This is my old LaTeX page from the old site that there are still many people linking to. Now here is it again with the same URL but with a new style sheet. Hope you will enjoy it.

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Here are the short links to my files:

A definition style list

A definition style list is a list that take a word  and then a definition to the word. Very handy when documenting things. Here is one way of doing it if you like.

\newenvironment{mylist}[1]% {
 \renewcommand{\makelabel}[1]{\textbf{\hfill##1}}}}% {\end{list}} 
\begin{mylist}{new Document} 
\item[new Document] 
The inital call to create the object. This will generate the preamble, and a basic title. 
\item[SetTitle] Sets the title to a new value. 
\item[GetTitle] Returns the current title value. 
\item[AddBody] Injects pre-formatted tex data into the document (used in conjunction with 
LongTable and CreateSection). 
\item[CreateSection] This will start a new page, add the section command, and inject in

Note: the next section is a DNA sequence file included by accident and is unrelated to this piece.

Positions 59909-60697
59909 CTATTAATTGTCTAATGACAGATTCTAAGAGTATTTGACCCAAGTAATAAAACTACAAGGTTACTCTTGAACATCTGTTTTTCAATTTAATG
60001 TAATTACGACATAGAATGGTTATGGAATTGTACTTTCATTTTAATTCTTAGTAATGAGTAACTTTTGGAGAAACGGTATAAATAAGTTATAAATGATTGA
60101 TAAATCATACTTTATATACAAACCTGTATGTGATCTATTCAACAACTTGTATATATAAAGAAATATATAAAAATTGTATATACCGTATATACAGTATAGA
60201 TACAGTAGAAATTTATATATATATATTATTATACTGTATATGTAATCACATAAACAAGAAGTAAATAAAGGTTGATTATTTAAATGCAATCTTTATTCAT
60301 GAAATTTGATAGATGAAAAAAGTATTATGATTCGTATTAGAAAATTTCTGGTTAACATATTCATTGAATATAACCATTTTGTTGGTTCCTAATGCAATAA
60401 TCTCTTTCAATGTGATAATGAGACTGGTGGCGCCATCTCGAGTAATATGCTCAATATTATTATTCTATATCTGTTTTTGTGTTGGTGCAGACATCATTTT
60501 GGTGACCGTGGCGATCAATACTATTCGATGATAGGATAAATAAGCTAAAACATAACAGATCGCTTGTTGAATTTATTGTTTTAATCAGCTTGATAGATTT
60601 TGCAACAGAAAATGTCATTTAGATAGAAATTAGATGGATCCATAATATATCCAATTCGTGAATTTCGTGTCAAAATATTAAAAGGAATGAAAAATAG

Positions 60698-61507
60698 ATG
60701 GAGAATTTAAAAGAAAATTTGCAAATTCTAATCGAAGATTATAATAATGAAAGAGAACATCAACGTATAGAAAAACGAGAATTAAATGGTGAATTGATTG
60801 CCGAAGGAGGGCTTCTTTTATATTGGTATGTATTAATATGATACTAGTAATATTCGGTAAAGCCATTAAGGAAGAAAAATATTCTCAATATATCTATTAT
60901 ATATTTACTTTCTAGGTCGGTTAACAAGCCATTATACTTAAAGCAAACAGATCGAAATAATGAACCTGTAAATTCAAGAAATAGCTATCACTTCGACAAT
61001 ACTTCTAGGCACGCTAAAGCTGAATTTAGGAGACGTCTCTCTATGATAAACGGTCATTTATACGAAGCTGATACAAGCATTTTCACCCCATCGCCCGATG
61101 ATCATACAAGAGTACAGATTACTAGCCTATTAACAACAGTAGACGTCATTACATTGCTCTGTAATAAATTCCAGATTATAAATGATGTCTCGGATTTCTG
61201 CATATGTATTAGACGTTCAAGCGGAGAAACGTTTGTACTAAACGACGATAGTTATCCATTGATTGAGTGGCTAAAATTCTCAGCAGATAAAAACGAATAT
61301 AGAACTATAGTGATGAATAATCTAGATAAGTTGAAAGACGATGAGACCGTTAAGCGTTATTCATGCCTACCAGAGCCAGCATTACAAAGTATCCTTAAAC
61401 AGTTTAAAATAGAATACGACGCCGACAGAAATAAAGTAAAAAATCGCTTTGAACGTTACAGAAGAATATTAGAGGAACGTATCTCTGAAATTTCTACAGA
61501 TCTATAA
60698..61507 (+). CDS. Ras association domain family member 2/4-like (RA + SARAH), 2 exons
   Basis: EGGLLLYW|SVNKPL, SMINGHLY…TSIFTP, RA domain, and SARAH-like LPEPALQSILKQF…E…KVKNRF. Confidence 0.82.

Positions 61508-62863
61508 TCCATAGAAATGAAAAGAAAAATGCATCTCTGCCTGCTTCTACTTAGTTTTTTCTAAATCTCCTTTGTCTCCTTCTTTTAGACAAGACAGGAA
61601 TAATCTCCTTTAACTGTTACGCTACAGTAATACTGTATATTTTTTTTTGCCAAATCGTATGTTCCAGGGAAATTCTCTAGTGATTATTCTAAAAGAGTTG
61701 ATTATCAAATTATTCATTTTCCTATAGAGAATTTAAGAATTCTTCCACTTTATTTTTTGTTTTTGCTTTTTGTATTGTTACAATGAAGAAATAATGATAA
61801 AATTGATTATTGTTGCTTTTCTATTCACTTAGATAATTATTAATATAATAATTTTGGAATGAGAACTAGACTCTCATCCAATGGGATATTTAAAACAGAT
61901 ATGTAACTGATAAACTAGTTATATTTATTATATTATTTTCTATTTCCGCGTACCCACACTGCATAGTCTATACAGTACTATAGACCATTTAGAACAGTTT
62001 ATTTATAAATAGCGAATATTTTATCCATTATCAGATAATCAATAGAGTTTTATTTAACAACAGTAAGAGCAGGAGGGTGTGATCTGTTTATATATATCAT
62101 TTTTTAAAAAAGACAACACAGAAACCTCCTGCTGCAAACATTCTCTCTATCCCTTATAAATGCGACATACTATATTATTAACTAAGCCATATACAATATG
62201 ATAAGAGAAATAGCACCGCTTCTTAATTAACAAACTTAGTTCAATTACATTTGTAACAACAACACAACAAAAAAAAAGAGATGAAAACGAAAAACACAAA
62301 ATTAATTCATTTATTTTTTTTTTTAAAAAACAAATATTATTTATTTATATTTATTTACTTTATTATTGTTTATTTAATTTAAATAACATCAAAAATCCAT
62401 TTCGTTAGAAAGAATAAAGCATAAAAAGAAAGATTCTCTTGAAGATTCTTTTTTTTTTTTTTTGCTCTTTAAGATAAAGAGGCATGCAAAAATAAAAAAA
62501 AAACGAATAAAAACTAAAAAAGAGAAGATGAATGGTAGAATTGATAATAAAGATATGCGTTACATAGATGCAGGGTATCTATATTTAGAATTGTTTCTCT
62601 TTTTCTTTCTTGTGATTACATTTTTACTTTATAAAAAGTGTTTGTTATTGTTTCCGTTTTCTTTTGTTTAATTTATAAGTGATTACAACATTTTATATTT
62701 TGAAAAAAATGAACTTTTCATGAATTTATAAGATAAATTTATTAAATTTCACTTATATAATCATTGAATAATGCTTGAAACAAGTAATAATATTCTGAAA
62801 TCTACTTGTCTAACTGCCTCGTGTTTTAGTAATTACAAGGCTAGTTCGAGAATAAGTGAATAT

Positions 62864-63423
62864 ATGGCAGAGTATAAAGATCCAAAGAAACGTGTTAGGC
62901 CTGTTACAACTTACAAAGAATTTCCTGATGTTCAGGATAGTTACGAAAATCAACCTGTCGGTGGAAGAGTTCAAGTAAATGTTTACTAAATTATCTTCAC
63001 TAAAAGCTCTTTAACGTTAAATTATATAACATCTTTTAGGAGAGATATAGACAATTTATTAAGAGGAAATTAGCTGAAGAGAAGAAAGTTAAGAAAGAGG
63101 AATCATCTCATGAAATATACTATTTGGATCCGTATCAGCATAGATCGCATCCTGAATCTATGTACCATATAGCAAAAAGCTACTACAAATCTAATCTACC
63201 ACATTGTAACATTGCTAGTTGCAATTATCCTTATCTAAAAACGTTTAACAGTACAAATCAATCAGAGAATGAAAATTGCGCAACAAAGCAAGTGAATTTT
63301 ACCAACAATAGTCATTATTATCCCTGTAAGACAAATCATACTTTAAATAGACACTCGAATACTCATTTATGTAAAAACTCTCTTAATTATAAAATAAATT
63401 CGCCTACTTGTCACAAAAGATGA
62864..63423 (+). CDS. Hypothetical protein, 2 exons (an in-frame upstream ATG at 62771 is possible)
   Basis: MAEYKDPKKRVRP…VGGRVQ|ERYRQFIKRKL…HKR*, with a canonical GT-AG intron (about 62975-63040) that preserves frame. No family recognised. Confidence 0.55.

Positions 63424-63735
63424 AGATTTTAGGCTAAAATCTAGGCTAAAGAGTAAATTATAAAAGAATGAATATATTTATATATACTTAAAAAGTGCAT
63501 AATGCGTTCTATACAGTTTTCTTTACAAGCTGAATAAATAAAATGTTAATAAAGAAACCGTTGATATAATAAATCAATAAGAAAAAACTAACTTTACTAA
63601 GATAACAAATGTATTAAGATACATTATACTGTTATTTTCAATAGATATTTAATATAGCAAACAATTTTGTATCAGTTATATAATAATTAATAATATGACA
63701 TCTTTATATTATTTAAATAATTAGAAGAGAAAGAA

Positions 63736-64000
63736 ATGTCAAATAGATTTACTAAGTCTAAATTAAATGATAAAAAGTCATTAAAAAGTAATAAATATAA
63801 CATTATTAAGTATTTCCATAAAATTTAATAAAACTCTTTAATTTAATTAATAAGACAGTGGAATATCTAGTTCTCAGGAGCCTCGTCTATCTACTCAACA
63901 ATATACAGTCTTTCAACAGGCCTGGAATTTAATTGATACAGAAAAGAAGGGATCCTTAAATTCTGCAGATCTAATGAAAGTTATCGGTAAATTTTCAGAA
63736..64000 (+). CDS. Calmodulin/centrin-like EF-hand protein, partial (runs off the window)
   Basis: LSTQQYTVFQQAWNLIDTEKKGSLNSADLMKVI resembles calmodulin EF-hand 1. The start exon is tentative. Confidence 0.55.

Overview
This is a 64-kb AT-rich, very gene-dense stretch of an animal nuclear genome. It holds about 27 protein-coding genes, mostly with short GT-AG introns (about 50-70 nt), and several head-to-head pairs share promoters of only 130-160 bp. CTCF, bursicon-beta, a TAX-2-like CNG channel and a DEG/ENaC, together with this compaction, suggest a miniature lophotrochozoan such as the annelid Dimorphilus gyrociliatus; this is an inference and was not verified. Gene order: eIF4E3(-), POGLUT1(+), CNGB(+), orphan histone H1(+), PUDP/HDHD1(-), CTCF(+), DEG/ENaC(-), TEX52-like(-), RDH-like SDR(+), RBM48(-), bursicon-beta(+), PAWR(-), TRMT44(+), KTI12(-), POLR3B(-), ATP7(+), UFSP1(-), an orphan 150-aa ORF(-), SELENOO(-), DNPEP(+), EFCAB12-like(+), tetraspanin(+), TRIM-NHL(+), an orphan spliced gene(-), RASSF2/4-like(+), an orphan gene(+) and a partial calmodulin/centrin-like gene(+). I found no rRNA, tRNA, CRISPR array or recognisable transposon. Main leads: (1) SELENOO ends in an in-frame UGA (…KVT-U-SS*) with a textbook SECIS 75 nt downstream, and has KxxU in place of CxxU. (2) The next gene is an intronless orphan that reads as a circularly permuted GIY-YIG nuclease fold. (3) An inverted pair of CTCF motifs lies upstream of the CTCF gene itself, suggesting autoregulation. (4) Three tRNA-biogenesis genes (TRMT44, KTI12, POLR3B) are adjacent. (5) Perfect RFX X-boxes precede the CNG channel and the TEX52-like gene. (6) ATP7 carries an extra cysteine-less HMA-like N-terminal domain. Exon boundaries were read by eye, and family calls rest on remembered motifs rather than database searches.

the data following the call. 
\item[CreateDoc] This will collate all the settings requested, and return the a string 
containing all the tex data required to generate a \LaTeX\ document.  
This can then be output to a file to be processed by a call to pdflatex. 

Making a protocol counter

If you are taking notes from a meeting you may want to use this little hack to get nice ordered paragraphs with proper counters and paragraph signs:

In the preamble of your document define a new counter:

\newcounter{pc} % Paragraph counter

Then in the body of your document where you want it you will start using the list environment like this:

 \item First we discussed about the bicycle shed.